In Good Company: The Influence of Peers on Industry Engagement by Academic Scientists

41 Pages Posted: 17 Oct 2011 Last revised: 31 Mar 2014

See all articles by Valentina Tartari

Valentina Tartari

Copenhagen Business School - Department of Innovation and Organizational Economics

Markus Perkmann

Imperial College Business School

Ammon Salter

University of Bath - School of Management

Date Written: March 3, 2014

Abstract

Previous research on academic entrepreneurship and engagement with industry has found that the behaviour of academics is influenced by their local social context. However, we know little about the mechanisms that produce this effect. We argue that academic scientists’ industry engagement is influenced significantly by the behaviour of their peers, that is, the behaviour of colleagues of similar seniority. Using insights from social psychology, we hypothesize that these peer effects are produced by the mechanism of social comparison. In an analysis of data from multiple sources for 1,370 UK academic scientists and engineers, we find that peer effects are stronger for early career individuals and weaker for star scientists, suggesting the incidence of social comparison. We argue that individuals look to their immediate peers for inspiration, because they view them as an important reference group and use them as a benchmark for their own ambitions and behaviours. Our findings have important implications for how universities may encourage scientists’ behaviours by paying attention to local work contexts.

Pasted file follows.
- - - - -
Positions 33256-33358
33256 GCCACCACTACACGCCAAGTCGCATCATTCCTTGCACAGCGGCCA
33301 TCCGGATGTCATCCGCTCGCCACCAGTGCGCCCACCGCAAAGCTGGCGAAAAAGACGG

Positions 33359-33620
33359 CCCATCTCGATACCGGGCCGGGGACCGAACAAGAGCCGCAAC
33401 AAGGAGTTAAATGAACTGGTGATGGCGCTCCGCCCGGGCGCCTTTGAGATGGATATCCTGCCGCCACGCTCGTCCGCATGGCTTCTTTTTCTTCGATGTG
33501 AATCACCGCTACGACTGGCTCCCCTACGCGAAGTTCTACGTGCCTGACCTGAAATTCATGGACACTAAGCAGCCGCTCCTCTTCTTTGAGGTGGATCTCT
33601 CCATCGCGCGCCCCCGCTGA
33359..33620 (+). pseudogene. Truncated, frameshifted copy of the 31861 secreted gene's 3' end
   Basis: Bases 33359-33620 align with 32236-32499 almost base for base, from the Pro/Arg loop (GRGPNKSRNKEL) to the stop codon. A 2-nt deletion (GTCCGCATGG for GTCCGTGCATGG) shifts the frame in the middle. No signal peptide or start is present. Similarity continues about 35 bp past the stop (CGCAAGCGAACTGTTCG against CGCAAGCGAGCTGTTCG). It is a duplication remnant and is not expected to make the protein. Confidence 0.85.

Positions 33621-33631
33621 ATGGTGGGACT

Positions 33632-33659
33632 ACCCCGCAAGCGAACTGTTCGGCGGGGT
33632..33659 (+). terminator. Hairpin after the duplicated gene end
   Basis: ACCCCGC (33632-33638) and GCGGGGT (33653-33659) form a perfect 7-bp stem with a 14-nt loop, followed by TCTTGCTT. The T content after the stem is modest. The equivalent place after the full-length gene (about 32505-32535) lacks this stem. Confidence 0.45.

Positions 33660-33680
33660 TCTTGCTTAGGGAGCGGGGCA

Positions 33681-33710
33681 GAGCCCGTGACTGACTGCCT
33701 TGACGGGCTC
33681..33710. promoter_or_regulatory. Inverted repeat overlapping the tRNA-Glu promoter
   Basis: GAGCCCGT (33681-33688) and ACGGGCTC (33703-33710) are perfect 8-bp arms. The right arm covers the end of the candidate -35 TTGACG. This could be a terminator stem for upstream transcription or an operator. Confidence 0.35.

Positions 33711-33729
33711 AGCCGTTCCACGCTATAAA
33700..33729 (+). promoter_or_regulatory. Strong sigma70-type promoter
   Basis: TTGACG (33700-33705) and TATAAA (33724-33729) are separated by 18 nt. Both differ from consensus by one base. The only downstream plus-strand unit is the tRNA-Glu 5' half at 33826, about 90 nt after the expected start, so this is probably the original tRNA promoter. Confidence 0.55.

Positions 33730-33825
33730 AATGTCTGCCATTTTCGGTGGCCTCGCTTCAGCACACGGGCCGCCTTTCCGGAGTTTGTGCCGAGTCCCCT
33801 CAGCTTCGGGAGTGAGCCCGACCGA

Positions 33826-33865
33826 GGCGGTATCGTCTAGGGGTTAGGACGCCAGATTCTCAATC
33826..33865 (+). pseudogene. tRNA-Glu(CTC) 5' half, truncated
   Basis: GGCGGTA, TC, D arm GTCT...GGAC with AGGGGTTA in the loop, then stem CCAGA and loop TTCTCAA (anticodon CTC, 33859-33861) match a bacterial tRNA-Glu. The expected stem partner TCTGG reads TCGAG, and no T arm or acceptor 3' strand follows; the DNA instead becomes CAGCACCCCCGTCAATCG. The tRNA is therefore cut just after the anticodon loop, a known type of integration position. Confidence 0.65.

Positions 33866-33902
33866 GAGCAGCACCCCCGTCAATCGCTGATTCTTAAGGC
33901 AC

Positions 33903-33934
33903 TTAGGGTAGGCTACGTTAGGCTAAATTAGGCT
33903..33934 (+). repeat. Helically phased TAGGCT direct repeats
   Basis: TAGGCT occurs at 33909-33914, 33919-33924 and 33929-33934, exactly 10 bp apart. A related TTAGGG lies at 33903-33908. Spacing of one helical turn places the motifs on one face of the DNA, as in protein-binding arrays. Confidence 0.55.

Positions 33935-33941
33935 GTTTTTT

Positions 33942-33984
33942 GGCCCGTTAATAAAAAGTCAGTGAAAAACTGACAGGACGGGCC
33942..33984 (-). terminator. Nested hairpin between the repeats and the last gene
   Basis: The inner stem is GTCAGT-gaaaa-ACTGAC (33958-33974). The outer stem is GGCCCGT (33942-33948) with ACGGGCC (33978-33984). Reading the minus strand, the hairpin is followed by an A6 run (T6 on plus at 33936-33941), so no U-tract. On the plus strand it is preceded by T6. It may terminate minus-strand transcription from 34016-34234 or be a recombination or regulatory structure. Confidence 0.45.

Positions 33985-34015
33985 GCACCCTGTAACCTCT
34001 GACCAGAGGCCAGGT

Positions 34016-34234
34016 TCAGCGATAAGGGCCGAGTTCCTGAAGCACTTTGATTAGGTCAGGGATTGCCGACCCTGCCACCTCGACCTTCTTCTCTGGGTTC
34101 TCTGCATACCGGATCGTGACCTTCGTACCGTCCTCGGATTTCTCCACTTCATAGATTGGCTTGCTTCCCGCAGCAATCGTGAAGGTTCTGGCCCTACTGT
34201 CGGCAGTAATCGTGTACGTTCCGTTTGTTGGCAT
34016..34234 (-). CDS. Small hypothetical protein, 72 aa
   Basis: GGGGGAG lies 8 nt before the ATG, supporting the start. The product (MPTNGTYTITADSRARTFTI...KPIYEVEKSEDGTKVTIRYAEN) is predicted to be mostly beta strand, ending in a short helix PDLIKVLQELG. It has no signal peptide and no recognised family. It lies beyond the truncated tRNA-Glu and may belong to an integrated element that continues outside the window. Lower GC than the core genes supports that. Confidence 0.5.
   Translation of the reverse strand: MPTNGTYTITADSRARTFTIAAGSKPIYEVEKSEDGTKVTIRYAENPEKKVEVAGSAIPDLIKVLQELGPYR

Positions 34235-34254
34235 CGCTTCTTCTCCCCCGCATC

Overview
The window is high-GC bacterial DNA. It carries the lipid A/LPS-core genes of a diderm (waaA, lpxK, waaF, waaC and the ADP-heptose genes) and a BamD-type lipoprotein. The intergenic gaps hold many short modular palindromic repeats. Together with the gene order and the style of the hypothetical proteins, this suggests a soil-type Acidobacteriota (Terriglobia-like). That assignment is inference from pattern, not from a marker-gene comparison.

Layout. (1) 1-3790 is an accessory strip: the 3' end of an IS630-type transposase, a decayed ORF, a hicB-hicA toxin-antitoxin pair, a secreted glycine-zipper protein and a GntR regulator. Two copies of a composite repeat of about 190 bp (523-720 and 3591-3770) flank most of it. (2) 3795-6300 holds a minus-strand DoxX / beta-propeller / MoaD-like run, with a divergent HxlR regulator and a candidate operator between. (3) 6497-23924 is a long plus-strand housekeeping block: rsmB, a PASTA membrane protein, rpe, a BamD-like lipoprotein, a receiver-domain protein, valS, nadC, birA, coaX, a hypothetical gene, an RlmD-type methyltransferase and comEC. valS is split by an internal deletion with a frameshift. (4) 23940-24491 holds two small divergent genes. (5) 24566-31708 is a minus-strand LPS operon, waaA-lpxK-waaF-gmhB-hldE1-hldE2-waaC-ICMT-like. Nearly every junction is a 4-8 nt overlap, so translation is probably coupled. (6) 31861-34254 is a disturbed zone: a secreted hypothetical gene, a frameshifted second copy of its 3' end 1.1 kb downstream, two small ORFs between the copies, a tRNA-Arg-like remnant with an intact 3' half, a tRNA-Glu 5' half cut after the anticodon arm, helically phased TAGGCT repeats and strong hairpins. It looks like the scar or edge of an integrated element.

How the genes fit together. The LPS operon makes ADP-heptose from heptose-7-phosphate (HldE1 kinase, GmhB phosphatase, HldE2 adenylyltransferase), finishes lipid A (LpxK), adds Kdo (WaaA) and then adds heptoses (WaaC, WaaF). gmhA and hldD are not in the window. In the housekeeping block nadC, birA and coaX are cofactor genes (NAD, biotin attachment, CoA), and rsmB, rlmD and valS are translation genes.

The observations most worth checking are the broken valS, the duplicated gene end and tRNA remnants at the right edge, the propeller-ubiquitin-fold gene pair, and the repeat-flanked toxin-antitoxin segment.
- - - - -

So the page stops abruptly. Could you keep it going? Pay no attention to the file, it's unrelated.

Keywords: University-industry relations, academic engagement, commercialization, scientists, peer effects

Suggested Citation

Tartari, Valentina and Perkmann, Markus and Salter, Ammon, In Good Company: The Influence of Peers on Industry Engagement by Academic Scientists (March 3, 2014). Research Policy, Forthcoming, Available at SSRN: https://ssrn.com/abstract=1598456 or http://dx.doi.org/10.2139/ssrn.1598456

Valentina Tartari (Contact Author)

Copenhagen Business School - Department of Innovation and Organizational Economics ( email )

Kilevej 14A
Frederiksberg, 2000
Denmark

Markus Perkmann

Imperial College Business School ( email )

London, SW7 2AZ
United Kingdom

Ammon Salter

University of Bath - School of Management ( email )

Claverton Down
Bath, BA2 7AY
United Kingdom

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